Supported employment service

The supported employment service helps carers or people with disabilities to find work matched to their interests and strengths. We also provide employers with information and support to make the right work place adjustments.

Who is the supported employment service for?

The service works with people living in North Yorkshire who would like to find work and have eligible care needs under the The Care Act. Find out more about a Care Act assessment

You may be eligible for support if you:

  • are a carer
  • have a learning disability
  • have a physical disability or sensory impairment
  • are on the autistic spectrum
  • have mental health support needs 

About supported employment

Supported employment is an evidence-based and personalised approach that provides people with the extra help and support they need to find the right job for them. Finding employment is not just about earning an income; it also builds confidence, provides the opportunity to develop skills and meet new people.

What will the service help with?

The service will match you with a member of the team who will work with you on a one-to-one basis to learn more about your aspirations for work. They will get to know your strengths and skills. The team can meet you where you feel most comfortable, whether this is in your home, in the community or at a North Yorkshire Council office.

The team can:

  • work with you and others who know you to build up a picture of what you can do and what job you really want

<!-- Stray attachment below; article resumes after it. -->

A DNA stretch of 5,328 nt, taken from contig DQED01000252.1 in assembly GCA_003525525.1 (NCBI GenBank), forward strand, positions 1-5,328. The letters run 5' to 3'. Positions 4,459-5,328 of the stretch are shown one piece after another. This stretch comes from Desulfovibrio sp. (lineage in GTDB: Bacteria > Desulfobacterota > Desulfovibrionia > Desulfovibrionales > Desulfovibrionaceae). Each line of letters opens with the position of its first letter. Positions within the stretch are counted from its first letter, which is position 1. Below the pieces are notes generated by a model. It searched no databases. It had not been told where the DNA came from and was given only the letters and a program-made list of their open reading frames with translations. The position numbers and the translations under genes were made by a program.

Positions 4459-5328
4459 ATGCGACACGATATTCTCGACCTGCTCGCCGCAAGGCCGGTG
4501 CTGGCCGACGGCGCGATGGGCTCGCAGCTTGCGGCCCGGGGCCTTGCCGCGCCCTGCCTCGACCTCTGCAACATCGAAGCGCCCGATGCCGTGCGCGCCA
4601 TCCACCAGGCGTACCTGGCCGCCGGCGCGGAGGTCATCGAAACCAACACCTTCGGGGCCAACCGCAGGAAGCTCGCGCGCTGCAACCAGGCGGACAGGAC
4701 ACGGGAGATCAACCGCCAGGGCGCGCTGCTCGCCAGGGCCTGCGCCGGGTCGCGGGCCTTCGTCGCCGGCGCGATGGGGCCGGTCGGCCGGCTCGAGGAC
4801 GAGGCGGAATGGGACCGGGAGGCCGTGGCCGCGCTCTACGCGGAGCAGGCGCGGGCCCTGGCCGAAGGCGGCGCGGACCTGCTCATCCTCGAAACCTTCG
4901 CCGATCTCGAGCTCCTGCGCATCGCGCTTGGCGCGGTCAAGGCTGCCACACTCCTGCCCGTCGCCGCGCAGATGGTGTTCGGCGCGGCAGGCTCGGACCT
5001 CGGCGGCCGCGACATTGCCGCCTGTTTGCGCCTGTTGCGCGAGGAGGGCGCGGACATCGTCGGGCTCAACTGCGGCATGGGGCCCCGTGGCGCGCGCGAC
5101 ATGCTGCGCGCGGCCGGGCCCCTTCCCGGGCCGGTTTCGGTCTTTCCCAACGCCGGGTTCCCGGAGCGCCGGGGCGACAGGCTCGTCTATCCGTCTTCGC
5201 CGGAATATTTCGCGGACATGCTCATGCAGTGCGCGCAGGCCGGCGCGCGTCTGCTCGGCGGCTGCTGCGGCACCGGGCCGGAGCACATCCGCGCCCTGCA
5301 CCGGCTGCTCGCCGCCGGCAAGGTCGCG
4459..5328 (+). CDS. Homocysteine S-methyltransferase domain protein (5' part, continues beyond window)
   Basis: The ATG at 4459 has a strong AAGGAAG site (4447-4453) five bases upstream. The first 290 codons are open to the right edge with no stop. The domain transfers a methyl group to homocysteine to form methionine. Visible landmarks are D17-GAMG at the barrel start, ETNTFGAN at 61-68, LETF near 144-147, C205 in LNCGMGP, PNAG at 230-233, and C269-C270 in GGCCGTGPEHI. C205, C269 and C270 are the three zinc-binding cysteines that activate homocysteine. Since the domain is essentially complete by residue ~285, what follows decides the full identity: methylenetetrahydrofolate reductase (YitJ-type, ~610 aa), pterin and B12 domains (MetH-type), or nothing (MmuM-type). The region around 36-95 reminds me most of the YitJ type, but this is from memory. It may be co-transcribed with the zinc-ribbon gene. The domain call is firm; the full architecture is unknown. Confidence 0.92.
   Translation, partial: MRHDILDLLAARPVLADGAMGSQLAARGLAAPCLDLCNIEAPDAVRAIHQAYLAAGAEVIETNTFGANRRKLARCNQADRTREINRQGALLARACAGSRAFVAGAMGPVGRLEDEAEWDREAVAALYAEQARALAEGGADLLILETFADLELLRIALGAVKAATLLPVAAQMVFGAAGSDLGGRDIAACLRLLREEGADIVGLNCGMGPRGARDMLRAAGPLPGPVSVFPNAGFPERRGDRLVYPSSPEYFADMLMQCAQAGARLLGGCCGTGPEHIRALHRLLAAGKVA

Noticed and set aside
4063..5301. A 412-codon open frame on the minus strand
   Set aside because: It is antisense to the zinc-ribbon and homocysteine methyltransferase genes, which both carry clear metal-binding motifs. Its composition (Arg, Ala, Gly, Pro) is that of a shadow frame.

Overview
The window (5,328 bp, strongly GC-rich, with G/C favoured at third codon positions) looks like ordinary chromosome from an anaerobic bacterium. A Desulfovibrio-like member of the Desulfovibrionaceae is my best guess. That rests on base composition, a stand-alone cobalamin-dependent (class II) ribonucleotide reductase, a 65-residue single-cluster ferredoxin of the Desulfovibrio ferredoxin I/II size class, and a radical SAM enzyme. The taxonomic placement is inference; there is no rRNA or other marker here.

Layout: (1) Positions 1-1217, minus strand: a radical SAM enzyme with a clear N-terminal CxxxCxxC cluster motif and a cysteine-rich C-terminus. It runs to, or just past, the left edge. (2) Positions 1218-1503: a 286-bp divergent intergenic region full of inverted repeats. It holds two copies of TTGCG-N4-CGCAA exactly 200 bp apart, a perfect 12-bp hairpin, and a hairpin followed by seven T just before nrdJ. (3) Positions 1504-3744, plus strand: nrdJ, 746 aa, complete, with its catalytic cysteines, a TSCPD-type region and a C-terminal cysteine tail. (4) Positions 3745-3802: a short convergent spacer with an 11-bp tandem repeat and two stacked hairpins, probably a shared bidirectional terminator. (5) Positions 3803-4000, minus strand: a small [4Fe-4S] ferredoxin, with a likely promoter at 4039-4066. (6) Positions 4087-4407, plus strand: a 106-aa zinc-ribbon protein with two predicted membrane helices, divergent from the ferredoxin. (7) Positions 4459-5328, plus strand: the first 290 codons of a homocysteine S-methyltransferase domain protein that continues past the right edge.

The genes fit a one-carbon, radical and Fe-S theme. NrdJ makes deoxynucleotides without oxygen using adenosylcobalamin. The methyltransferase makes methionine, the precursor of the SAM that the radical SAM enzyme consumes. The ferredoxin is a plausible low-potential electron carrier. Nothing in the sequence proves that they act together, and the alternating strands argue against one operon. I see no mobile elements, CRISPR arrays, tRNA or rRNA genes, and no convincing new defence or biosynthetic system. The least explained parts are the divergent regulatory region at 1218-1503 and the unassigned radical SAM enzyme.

• find out about your skills and abilities and what jobs these are suited to
  • give you the chance to build skills and experience by trying different types of work
  • support you to access benefits advice about employment
  • help you to improve your confidence
  • help you with looking for a job
  • help with writing a CV and completing application forms
  • support you to prepare for and attend interviews
  • support you and employers to find suitable recruitment methods
  • support you when speaking to an employer about health conditions or workplace adjustments
  • continue to support you when you get a job - this may include job coaching to help you learn new tasks or until you complete a training period

The team can also help people who are already employed but would like support to speak to their employer about workplace adjustments, including Access to Work applications. 

For further information or to arrange to speak to a member of the team please contact us.

Information for employers

You could be using the skills and talents of a person with a disability. 

We give free support to local businesses to actively recruit people with a diverse range of abilities. 

We will provide Benefits to you
A supported employment co-ordinator to offer information, guidance and support. An experienced and skills focussed approach to your recruitment solutions.
Skills matching - matching the right person to the right job. Providing access to a skilled workforce with a range of abilities and employment experience.
Flexible approaches to individual and business needs. Demonstrate your commitment to the community and be seen as the local employer of choice.